Pages: 318 pages
Published: October 16, 2018
Publisher: Simon & Schuster
Genre: Nonfiction, HistorySynopsis:
In The Library Book, Orlean chronicles the LAPL fire and its aftermath to showcase the larger, crucial role that libraries play in our lives; delves into the evolution of libraries across the country and around the world, from their humble beginnings as a metropolitan charitable initiative to their current status as a cornerstone of national identity; brings each department of the library to vivid life through on-the-ground reporting; studies arson and attempts to burn a copy of a book herself; reflects on her own experiences in libraries; and reexamines the case of Harry Peak, the blond-haired actor long suspected of setting fire to the LAPL more than thirty years ago.
Along the way, Orlean introduces us to an unforgettable cast of characters from libraries past and present—from Mary Foy, who in 1880 at eighteen years old was named the head of the Los Angeles Public Library at a time when men still dominated the role, to Dr. C.J.K. Jones, a pastor, citrus farmer, and polymath known as “The Human Encyclopedia” who roamed the library dispensing information; from Charles Lummis, a wildly eccentric journalist and adventurer who was determined to make the L.A. library one of the best in the world, to the current staff, who do heroic work every day to ensure that their institution remains a vital part of the city it serves.
When you discover a book about a book, you feel like your whole world is complete. Here is a book about your favorite subject. It feels like you are floating on cloud nine. So you snuggle in your favorite chair, make a cup of tea and start immersing yourself into the book world. But what happens when that world turns out to be all it is not cracked up to be? Then you are lead down a disappointing road.
I heard so much praise behind The Library Book by Susan Orlean. So I was a little disappointed that this book didn’t live up to the hype. The history behind the Los Angeles Central Library and the tragic fire that gutted half of its collection in 1986 was written very well. Orlean writes in a narrative voice. Half of the time you forget you are reading a nonfiction book and not a novel. I discovered things about the history of the librarianship field that I never knew about. The investigation of the devastating fire was also an eye-opening experience. I felt myself trying to connect the dots and figure out who the true culprit was. Heavily detailed, the nonlinear writing style may throw some readers and deter them from being interested in the story.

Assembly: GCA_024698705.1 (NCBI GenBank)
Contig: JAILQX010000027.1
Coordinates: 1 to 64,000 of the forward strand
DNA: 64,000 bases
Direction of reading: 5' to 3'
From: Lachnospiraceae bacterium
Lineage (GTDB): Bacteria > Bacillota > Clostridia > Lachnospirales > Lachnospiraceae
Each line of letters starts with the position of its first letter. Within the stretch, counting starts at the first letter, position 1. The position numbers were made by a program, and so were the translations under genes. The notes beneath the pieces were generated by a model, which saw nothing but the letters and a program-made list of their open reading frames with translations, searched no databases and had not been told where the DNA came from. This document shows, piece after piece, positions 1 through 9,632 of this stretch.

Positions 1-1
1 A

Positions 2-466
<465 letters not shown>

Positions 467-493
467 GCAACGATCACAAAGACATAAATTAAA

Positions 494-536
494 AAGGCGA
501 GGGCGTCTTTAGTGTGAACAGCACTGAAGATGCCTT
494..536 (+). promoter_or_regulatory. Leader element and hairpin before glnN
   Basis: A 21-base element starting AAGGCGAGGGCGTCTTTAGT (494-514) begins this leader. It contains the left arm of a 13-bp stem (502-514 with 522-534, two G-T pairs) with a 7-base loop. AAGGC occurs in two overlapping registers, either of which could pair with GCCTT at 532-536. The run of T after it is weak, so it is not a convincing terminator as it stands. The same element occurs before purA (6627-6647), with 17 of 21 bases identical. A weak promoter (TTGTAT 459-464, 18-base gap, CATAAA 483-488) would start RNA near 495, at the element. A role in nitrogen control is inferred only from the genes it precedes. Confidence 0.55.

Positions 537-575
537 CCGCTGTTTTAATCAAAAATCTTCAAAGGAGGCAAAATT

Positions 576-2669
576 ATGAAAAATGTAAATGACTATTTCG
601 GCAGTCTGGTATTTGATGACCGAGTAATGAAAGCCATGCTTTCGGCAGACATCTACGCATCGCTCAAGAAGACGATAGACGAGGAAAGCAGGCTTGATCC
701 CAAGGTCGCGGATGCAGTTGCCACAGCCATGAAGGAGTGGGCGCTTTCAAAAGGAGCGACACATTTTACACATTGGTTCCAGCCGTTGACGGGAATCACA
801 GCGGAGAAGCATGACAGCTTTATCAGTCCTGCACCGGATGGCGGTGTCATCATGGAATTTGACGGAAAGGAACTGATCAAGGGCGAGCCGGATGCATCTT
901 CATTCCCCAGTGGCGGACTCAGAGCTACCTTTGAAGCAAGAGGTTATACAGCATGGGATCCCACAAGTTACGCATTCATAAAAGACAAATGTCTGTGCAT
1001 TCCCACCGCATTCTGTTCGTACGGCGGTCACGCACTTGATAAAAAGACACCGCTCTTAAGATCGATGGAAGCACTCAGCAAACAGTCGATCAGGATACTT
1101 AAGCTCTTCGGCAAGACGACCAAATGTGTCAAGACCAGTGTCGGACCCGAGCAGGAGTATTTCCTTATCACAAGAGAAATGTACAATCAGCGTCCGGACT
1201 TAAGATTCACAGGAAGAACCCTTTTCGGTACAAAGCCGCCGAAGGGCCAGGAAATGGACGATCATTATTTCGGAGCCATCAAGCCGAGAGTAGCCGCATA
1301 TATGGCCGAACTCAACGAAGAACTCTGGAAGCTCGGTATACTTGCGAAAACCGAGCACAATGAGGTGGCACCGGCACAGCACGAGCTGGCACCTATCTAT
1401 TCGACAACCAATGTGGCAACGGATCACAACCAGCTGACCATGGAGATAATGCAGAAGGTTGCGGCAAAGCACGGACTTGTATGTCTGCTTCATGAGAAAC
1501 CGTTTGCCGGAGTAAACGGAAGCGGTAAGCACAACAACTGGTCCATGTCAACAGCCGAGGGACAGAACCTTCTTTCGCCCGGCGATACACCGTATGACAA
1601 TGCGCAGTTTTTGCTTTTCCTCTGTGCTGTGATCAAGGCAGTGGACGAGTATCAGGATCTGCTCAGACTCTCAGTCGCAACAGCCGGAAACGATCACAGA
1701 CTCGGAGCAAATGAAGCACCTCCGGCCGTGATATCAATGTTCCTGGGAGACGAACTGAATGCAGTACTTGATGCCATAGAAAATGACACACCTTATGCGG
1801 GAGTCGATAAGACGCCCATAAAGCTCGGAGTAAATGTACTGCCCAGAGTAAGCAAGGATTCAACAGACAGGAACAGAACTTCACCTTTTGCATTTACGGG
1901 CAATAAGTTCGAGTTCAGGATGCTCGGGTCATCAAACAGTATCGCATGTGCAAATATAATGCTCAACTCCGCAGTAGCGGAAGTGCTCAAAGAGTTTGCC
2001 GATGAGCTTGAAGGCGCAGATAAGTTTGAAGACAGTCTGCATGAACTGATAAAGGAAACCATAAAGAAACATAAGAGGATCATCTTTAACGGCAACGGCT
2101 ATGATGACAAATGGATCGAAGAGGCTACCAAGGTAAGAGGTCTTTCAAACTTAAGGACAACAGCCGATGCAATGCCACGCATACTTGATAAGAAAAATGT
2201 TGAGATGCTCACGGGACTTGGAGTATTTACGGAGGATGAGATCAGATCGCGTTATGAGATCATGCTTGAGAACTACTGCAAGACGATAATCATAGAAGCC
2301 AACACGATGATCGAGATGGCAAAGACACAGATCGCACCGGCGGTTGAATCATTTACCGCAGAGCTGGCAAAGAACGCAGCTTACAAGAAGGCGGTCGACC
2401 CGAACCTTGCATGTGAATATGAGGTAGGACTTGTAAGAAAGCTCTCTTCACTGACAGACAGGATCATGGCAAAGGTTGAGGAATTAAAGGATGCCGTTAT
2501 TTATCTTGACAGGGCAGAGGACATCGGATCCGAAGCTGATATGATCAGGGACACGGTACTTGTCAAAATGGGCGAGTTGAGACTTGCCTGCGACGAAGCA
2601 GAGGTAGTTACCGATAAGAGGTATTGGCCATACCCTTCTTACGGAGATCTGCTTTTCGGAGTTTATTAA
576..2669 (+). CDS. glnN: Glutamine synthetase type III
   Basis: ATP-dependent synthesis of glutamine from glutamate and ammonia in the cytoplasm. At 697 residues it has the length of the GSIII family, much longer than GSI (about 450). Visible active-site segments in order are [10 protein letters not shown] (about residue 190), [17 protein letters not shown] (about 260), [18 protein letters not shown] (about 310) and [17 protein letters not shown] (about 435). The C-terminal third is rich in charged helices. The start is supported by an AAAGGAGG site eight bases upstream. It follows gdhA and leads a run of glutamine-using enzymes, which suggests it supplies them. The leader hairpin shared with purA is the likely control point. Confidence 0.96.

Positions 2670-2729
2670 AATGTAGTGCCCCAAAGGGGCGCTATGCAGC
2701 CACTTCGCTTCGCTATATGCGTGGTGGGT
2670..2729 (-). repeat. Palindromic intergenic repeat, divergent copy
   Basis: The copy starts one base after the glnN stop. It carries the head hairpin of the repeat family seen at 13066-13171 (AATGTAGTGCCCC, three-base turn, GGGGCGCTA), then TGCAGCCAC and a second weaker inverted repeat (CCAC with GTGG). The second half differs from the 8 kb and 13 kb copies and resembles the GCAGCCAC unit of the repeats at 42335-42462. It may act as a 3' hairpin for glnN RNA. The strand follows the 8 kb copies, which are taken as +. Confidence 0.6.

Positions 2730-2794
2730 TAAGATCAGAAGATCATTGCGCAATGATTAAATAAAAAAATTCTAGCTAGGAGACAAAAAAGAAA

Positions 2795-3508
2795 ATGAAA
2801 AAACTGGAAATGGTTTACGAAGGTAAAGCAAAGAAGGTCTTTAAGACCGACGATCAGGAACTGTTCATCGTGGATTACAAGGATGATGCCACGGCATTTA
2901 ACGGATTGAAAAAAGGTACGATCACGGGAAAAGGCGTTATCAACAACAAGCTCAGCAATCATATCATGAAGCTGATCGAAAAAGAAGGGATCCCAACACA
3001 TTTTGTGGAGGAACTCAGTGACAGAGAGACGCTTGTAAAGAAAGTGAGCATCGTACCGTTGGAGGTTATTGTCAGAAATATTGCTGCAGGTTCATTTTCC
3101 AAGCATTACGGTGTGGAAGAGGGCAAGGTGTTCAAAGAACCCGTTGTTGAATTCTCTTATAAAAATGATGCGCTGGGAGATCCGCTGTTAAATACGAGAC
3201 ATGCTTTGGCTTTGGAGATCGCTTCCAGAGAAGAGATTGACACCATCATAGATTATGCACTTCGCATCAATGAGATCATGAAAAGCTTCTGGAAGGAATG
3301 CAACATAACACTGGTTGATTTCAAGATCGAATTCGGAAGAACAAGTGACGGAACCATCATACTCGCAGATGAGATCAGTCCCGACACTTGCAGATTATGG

However, the biggest problem I had with this book is the inaccurate portrayal of librarians. Maybe because the author only focused on one public library system, but I felt that Orlean’s idea of the librarianship field was one-sided. It felt like she really didn’t research or take the chance of discovering what the librarianship field is really like. For example, she discusses librarians annual salary and how they live “comfortably”. The cost of living in Los Angeles is extremely high, so how are these librarians living well? And what about the rest of the world? There are some librarian positions that are part-time or public libraries, like in the UK, where there are closing left to right. The issues of libraries were completely covered up passed over for a more positive portrayal.
Orlean was more focused on the idyllic idea of libraries instead of a more accurate depiction. Because I am a librarian I may be a little prejudiced, however, because I am a librarian I have an idea what I am talking about. The ideas in this book are one-sided. If there is going to be a book discussing libraries and the field, it needs to be well-rounded. You need to talk, I mean really talk, to librarians about what they are going through and discuss that fully, not what you think people want to hear. I can understand why library managements highly praise this book. It reproduces the continued facade of what they want the public to see. Orlean had many opportunities to really look underneath the makeup but she continued to fail miserably.
A library that literally rose from the ashes, The Library Book takes a forgotten point in library history and brings it into the light. Book lovers and libraries lovers will enjoy this poignant tale of how a library defied the odds and continue on to this day. However, the lack of accurate information of the librarian field and pastoral representation of libraries really turned me off from this book. This is not a book for librarians but a book for people who don’t want to hear the truth about libraries.
Overall rating: 2 out 5 stars